Medical-Marijuana "Vapor Lounge" in West Valley Allows Patients to Toke Up, Rent Bongs and Hang Out
For two bucks, patients can rent high-quality glass bongs -- which they can use in the lounge.
On Thursday afternoon, about a dozen members were at the lounge. One puffed on a blunt while most used bongs or pipes. Members chatted and joked among each other as they smoked. It's "Cheers" with weed.
One patient at the bar held a large bong, using a gas torch to heat up a bowl containing "wax," a marijuana resin, until it glowed red.
"You can't have this at home, especially with kids around," he says of the high-tech bong after taking a hit. "It's an easier environment to smoke into."
Small events have been held at the lounge, and pro-pot groups like Moms for Marijuana have used it as a meeting place.
Smoking isn't allowed in any Arizona bar that we know of. But again, this is a private lounge, for members only. We have no idea if the concept is truly legal under the Medical Marijuana Act or other state laws, but Hayes exudes confidence. He's had police stop at the lounge a couple of times; he says he told the officers they can't go past the screen just inside the front door unless they have medical-marijuana cards, and they went away.
We asked Hayes if he and his partners might be considered partially responsible if an accident happens after someone leaves the lounge and drives while impaired.
"It's similar to a bar," he answers. "If you close your eyes in here, I'm calling you a cab."
The law doesn't prohibit patients from driving with marijuana in their systems, but does prohibit driving while impaired. The situation is similar to driving after drinking a couple of beers or glasses of wine -- legal, unless the driver is impaired to the "slightest degree." A major difference, though, is that booze-consuming drivers could be prosecuted for a DUI with a BAC of .08 or above, while the law has no such threshold for marijuana use.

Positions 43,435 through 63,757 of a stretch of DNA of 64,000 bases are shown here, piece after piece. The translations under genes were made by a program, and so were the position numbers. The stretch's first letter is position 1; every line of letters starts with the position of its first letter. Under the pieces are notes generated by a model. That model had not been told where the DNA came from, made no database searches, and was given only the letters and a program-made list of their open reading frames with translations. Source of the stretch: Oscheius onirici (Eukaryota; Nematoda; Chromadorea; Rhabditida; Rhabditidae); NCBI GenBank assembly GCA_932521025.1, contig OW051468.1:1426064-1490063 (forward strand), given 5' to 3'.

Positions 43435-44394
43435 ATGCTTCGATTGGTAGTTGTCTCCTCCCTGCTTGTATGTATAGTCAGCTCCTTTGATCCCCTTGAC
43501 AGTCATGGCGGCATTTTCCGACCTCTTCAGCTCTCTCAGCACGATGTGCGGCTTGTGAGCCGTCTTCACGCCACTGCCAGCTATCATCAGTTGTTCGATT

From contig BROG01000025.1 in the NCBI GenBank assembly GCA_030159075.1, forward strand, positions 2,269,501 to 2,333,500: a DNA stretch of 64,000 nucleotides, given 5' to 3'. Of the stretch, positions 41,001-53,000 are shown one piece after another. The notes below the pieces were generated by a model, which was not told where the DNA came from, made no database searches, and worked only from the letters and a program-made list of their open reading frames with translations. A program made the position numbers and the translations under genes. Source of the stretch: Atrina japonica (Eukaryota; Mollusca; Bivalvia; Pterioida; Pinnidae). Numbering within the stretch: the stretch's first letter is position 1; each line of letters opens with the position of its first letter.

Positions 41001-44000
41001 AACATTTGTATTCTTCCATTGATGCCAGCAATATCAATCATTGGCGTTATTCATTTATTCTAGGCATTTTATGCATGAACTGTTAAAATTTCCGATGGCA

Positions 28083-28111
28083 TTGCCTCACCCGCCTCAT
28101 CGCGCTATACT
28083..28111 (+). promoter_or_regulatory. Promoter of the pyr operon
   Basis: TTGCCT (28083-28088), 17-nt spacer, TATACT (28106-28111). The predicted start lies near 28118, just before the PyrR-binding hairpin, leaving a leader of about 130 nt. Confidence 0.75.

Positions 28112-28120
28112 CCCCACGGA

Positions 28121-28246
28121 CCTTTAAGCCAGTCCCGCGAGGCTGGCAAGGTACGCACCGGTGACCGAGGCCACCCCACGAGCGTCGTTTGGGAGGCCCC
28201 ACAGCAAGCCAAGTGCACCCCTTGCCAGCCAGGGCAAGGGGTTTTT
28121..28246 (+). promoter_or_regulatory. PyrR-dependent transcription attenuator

Neither the lounge's business model, nor that of the cannabis clubs, have been declared illegal by any court. State Attorney General Tom Horne deemed the clubs to be illegal back in August of 2011. He sued in Maricopa County Superior Court with the hopes of getting a judge to rule in his favor. The case ended instead with a settlement that merely kept a couple of clubs closed.
However, Montgomery, the county attorney, has prosecuted successfully several principals of cannabis clubs, including one managed by Al Sobol, the high-profile marijuana marketer we wrote about in a cover story last year. With the owners of state-authorized dispensaries now calling for the closure of the clubs, it's tough to predict whether Hayes' dream of a statewide franchise of coffeeshop-esque vapor lounges will ever come true.
But for now, the flagship lounge on Dunlap is no pipe-dream -- it's a concrete example of the revolutionary change in how Arizonans view the use of marijuana.
After we left the lounge, we wandered into the dive bar next door in the same strip mall, the Amber Inn. Just for grins, we ask one of the old-timers nursing a beer what he thought of the "marijuana bar" next door.
"It doesn't bother me," he says. "Why would it?"